Real Incomes and Hourly Earnings on the Rise
South Dakota’s personal income growth was strong in the first quarter of 2023, with its 5.1% inflation-adjusted annualized growth rate more than four times the national growth rate. Part of the rapid growth reflected a recovery in farm earnings, which dipped significantly in the final quarter of 2022 before posting a large gain in the first quarter of 2023. Nonfarm earnings grew at about the same pace as the nation in the first quarter, but South Dakota had modest growth in the final quarter of 2022 while the nation experienced a decline of almost two percent. The strong growth in the first quarter led to an increase in per capita income to $65,870 in 2022 dollars, greater than the values in the prior two quarters but still below the state’s peak in 2021. South Dakota’s per capita personal income remains slightly higher than the U.S. value. Forecasting through the end of 2023 given national real growth of about one percent relative to 2022 personal income, South Dakota income should grow about two percent, with an increase in per capita income of 1.5%.
South Dakota’s economic fluctuations are very much in line with the Plains region. Given the large impact of swings in farm earnings, Plains states have more pronounced swings in overall economic growth. The smaller state economies also have more pronounced swings in nonfarm earnings, as shown in Figure 1, which also illustrates a similar pattern of growth and decline in several Plains states. The combined effect of farm and nonfarm performance leaves South Dakota as one of the fastest-growing states when farm earnings increase and modest growth when farm earnings decline or grow only slowly. South Dakota’s nonfarm earnings growth consistently ranked in the middle third of states between the first quarters of 2022 and 2023.
South Dakota’s sectors again varied significantly in their growth rates for the most recently reported quarters (fourth quarter 2022 and first quarter 2023). Finance and insurance continued its downward trend, with a pronounced -11.4% decline in the first quarter of 2023. Healthcare posted small declines in both quarters. Retail trade was up in both quarters, with the strongest growth in the fourth quarter of 2022. Manufacturing experienced a sharp increase in the fourth quarter of 2022 followed by a decrease of 7.1% in the first quarter of 2023. Construction declined slightly at the end of 2022 before growing by 13.8% at the beginning of 2023.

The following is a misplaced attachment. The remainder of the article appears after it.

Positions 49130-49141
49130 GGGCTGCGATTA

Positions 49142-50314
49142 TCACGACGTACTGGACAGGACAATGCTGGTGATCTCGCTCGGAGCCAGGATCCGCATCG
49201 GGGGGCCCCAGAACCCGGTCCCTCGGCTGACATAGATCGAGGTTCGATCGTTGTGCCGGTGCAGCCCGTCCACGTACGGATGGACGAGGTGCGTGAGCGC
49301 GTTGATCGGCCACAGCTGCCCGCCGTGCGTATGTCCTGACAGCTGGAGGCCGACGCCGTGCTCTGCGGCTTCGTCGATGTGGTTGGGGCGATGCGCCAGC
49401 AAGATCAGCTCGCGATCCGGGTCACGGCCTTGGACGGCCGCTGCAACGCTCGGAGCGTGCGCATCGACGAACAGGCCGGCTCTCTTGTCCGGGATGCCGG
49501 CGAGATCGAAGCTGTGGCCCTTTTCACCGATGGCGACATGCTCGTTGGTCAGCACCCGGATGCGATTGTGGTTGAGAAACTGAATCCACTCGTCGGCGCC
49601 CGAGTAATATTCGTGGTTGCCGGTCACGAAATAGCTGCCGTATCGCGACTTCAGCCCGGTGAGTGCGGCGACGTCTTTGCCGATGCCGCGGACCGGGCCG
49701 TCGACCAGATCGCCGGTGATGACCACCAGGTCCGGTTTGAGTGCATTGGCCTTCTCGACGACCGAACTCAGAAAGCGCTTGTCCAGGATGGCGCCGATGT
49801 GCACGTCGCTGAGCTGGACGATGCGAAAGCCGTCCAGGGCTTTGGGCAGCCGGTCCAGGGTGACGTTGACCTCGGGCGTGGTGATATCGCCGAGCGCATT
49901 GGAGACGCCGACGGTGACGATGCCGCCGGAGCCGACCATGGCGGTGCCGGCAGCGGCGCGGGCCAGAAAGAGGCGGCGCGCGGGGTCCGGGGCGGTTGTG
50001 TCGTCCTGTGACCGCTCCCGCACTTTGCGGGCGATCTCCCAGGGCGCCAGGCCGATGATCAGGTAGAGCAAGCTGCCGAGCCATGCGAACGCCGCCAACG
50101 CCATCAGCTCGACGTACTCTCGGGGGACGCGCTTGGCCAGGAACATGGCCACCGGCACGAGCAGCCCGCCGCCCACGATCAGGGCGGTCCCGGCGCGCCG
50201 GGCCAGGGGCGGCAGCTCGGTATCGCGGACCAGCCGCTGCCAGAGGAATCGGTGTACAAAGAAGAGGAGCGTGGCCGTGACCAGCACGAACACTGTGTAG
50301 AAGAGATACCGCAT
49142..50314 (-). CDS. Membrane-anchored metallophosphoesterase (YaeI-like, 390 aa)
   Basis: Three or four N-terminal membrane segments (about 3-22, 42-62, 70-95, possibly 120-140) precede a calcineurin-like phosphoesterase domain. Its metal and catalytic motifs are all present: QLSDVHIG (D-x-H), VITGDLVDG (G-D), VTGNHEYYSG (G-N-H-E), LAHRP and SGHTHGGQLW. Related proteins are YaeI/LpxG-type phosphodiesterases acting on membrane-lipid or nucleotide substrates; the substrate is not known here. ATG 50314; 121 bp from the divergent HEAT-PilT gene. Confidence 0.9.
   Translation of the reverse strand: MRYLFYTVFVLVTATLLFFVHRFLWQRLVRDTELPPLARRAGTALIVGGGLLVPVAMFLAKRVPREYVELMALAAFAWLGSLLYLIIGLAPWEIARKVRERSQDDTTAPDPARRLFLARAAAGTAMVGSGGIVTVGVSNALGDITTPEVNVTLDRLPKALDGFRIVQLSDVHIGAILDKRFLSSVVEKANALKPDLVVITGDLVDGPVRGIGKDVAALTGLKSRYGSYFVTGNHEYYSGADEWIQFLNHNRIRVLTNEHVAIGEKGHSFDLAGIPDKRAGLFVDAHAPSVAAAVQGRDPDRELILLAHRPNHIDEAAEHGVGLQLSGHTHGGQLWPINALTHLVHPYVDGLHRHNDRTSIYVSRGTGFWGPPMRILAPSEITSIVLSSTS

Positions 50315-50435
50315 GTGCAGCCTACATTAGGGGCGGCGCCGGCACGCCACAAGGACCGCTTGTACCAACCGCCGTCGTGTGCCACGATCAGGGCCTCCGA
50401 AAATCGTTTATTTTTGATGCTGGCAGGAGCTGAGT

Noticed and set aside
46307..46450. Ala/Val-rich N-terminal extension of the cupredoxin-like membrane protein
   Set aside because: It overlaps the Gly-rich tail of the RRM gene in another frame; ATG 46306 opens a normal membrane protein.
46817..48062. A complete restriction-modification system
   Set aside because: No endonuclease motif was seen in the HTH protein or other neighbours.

Average Hourly Earnings
Average hourly earnings improved in the first half of 2023 compared to 2022. In addition to nominal hourly earnings increases greater than those in the second half of 2022, a lower inflation rate meant that real earnings were not eroded as badly as they were in 2022. Average hourly earnings for the private sector in South Dakota increased by almost a dollar (from $27.88 to $28.80) between December 2022 and June 2023. After accounting for inflation, the increase was 3.3%, or about fifty cents. The year-over-year inflation-adjusted earnings increase from June 2022 to June 2023 was 2.4%. The year-over-year increase was a full percentage point higher than the national rate, while the December 2022 to June 2023 state rate was almost four times the national average earnings increase.
Differences in trends were also evident among sectors at the state level. Manufacturing and Transportation, Trade, and Utilities both experienced more than ten percent annualized growth in average hourly earnings between December 2022 and June 2023. Year-over-year growth approached ten percent in Manufacturing and was about six percent in Transportation, Trade, and Utilities. Professional and Business Services and Leisure and Hospitality also saw significant growth, with both experiencing annualized average hourly earnings growth above six percent between December 2022 and June 2023. The Leisure and Hospitality sector year-over-year growth was almost nine percent. Despite the growth, the June 2023 average hourly earnings of $19.13 were still much lower in the sector than in Mining, Logging, and Construction ($30.69), Manufacturing ($28.46), Transportation, Trade, and Utilities ($28.67), Professional and Business Services ($32.29), and Health and Educational Services ($25.18). Health and Educational Services fared worst among the sectors in recent months, with an annualized decline of almost four percent between December 2022 and June 2023. The actual dollar amount of average hourly earnings was lower in June 2023 than it was in June 2022. The monthly trend is shown along with other sectors in Figure 3.